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I've been gaming for quite a long time, and have never had a game go bad on me, since I've always taken good care of my games.

However, one thing I've done differently over the years is the storage of my games. I've gone from storing the games with the system in a Rubbermaid container, to sitting them on a shelf, to storing them in boxes, and back to storing them on shelves.

Now I'm debating whether to go back to containers (separate, since my consoles no longer need to be put away). The ability to move the games around easily is the strongest selling point for me, but of all the setups I've seen I've never really seen anyone using any sort of container to store their games. Well, unless they're in college and their games are still in boxes.

Is there a reason, other than it looking cool, that most gamers seem to store their games on shelves of some sort? Is there any reason to, or not to, store video games inside closed containers?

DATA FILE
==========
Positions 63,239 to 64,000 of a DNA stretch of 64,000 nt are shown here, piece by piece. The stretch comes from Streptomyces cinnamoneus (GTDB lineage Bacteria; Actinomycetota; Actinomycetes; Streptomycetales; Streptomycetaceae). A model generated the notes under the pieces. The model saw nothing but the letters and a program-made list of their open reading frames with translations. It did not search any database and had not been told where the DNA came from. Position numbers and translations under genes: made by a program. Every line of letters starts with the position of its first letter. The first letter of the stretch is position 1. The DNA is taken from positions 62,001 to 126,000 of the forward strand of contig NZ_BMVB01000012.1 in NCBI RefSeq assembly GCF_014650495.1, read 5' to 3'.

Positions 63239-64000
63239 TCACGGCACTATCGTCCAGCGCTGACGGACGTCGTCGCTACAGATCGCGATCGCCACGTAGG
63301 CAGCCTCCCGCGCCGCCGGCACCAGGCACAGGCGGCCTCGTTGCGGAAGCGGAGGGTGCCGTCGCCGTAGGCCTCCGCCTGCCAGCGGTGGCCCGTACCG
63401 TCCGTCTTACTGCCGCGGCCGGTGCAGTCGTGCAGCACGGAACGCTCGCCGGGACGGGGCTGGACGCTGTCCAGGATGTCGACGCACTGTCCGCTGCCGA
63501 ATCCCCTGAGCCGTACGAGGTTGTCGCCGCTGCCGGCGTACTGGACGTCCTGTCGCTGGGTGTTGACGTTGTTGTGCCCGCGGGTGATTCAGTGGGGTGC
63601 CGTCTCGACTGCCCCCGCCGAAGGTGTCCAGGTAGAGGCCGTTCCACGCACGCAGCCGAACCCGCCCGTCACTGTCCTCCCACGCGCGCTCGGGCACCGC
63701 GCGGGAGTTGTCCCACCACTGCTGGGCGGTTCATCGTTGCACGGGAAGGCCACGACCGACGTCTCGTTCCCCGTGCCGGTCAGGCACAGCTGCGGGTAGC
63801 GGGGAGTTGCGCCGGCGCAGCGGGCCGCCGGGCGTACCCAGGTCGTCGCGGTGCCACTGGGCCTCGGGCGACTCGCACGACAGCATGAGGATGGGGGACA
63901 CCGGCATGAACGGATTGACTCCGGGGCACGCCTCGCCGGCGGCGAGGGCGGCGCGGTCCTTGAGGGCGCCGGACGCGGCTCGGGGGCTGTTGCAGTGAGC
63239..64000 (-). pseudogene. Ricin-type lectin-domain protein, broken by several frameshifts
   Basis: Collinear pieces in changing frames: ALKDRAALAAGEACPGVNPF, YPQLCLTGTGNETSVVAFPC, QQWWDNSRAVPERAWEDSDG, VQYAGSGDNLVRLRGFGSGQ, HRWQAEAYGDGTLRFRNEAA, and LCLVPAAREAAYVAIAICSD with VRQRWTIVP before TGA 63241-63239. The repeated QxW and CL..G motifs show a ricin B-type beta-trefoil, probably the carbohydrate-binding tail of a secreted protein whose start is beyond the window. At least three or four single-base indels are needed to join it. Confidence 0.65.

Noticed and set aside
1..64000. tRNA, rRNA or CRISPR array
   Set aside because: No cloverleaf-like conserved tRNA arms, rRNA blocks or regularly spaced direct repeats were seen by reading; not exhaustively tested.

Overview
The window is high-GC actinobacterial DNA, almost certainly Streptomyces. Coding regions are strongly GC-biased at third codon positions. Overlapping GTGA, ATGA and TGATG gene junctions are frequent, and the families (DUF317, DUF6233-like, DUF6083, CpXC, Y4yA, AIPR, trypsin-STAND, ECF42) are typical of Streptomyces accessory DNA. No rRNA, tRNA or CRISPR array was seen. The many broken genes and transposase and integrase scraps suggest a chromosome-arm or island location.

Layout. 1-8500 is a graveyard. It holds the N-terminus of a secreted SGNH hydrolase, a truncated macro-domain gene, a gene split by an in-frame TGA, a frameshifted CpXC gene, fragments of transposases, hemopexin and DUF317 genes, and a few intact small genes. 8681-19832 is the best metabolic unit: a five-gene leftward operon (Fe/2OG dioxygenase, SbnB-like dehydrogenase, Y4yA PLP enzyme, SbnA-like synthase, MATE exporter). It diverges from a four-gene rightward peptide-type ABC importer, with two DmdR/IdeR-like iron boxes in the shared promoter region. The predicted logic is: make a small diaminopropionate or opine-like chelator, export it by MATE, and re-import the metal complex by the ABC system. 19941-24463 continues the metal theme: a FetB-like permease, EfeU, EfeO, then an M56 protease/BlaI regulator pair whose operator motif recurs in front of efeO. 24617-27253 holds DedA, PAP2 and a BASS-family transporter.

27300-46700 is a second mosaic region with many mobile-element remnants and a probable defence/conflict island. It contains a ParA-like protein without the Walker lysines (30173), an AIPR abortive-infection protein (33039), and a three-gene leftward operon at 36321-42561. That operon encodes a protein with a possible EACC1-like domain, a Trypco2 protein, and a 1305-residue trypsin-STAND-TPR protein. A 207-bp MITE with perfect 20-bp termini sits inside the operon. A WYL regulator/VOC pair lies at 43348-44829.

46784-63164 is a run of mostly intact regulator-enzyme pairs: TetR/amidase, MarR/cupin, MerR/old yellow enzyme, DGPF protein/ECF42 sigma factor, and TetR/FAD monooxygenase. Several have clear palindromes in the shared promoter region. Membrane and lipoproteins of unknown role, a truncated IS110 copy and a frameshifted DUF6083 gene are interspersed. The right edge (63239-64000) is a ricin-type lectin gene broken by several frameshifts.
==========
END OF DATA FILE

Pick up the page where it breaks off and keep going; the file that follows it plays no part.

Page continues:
By video games I mean disc based systems specifically, although cartridge games to some extent, if there's a difference.

You can also assume that all games are included in either their original packaging, or packaging similar to what they were released in.

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2 Answers 2

up vote 1 down vote accepted

Common sense care and handling should suffice. Keep the carts/discs clean and protected when not in use and they should last a long time.

A lot of people probably use shelves just for the sake that the games are then elevated (no floor dirt), out of obvious harms way and yet still easy to access when wanted.

My self, I keep my carts in a covered plastic box and my discs in CD/DVD books. Both forms of media still work as expected after 10 to 15 years.

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Which confirms what I thought. +1 and accepted. –  James Skemp Jun 20 '11 at 11:55

Sunlight will decrease the life of optical disks significantly. If they're out of the sun, at a remotely reasonable temperature, and you're otherwise taking care not to scratch them, you can store them however you want. Humidity might play a part too but unless it's extreme or mold is growing on the disks you'll be fine.

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Xantec got in first and included how he stored them, so I've accepted his answer, but +1. –  James Skemp Jun 20 '11 at 11:56

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